Spatchcocked Turkey


This past weekend we had company come and I had a leftover turkey in the freezer. It seemed like the perfect combination. But, since there were other plans for Saturday night, I chose to do this on Friday. I know, I know, you can’t cook a turkey on a weeknight. At least not without taking an afternoon off right? Well, sort of not.

Enter spatchcocking, or maybe more commonly called, butterflying. You can view a set of instructions here but essentially you are cutting the backbone out, flipping it over and pressing it down. The intent is to provide a more even cooking surface so it cooks quicker. Kind of makes me sound like an expert, huh? Well, after doing this I certainly know how to do it but I don’t know that I’d go so far as to say that I am an expert. There were some hiccups.

Before I get too far, here is the recipe I used when cooking the turkey. Side note on the recipe, I didn’t make the gravy and, since I forgot to get celery (how I don’t know, I swear I held it on my hand) and the store was STILL out of fresh thyme I made some adjustment. Carrots and onions, yes. I then sprinkled some ground thyme and celery salt onto the. Quantities unknown, just until I felt like it was enough.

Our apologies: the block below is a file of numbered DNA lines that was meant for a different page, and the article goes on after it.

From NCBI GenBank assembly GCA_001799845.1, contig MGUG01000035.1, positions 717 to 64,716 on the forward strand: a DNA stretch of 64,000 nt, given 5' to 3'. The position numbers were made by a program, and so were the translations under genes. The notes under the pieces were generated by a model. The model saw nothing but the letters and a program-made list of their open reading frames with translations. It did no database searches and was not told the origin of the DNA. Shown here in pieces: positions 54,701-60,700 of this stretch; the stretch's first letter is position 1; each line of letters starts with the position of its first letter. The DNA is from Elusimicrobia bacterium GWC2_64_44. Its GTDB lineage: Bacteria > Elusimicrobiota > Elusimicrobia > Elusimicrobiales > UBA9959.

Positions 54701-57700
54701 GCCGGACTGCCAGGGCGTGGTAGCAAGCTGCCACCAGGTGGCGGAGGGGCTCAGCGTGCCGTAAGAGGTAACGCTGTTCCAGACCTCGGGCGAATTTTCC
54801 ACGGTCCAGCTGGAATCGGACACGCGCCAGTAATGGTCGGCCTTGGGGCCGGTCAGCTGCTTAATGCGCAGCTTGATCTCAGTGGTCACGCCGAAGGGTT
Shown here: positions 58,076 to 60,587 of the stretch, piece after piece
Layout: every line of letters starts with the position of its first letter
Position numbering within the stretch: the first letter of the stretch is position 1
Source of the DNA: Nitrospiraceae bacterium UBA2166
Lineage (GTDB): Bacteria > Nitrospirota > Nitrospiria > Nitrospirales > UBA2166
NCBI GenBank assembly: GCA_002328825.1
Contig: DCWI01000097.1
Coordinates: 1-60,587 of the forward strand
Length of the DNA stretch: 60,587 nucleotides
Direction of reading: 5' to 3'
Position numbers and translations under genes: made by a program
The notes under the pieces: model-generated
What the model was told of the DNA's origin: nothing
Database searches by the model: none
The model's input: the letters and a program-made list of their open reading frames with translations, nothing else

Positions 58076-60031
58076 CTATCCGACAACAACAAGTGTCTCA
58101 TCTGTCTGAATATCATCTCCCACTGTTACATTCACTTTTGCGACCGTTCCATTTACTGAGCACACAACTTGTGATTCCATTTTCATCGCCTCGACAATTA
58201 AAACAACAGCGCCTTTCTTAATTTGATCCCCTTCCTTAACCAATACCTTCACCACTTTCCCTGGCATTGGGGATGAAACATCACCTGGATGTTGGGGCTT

Back to the cooking. This did result in a very nice browned, crisp skin (see picture) but it took longer to cook. Almost twice as long as the recipe had stated it should. And then, once I cut into it, there were several spots in the breast that were not done. Including one out that was raw. Seriously raw. I mean, it looked like raw turkey. Not even a hint of being even a little cooked.

So, what went wrong? Honestly, I’m not sure. We do have a hot spot in the oven (the right side always seems to cook the bacon on that side faster) but the side of the turkey that was raw was on the right side. I probably should have rotated it when cooking but considering it needed more time (ultimately), I’m not sure that would have helped.

As I sit here and think about it, the only thing that comes to mind was that maybe it wasn’t fully thawed. It did sit in the fridge for four days thawing but I can tell you that there were still some ice chunks in the center and it was still really cold when handling it. So maybe that’s it. That would certainly affect how it cooked, if part of what it had to do was finish thawing.

So what’s the end result? Well, there was considerable effort expounded to get the backbone out of the turkey, then it did quite fit on the pan (causing me to – twice – pull it out and cut away skin that was dripping into the bottom of the oven and making a mess and then, finally, it took longer to cook.

Granted to cooking time may have been due to it not being fully thawed (maybe?) but I don’t think it was worth the effort for the end result. The next turkey will be a “normal” turkey, done on a day when there is plenty of time.

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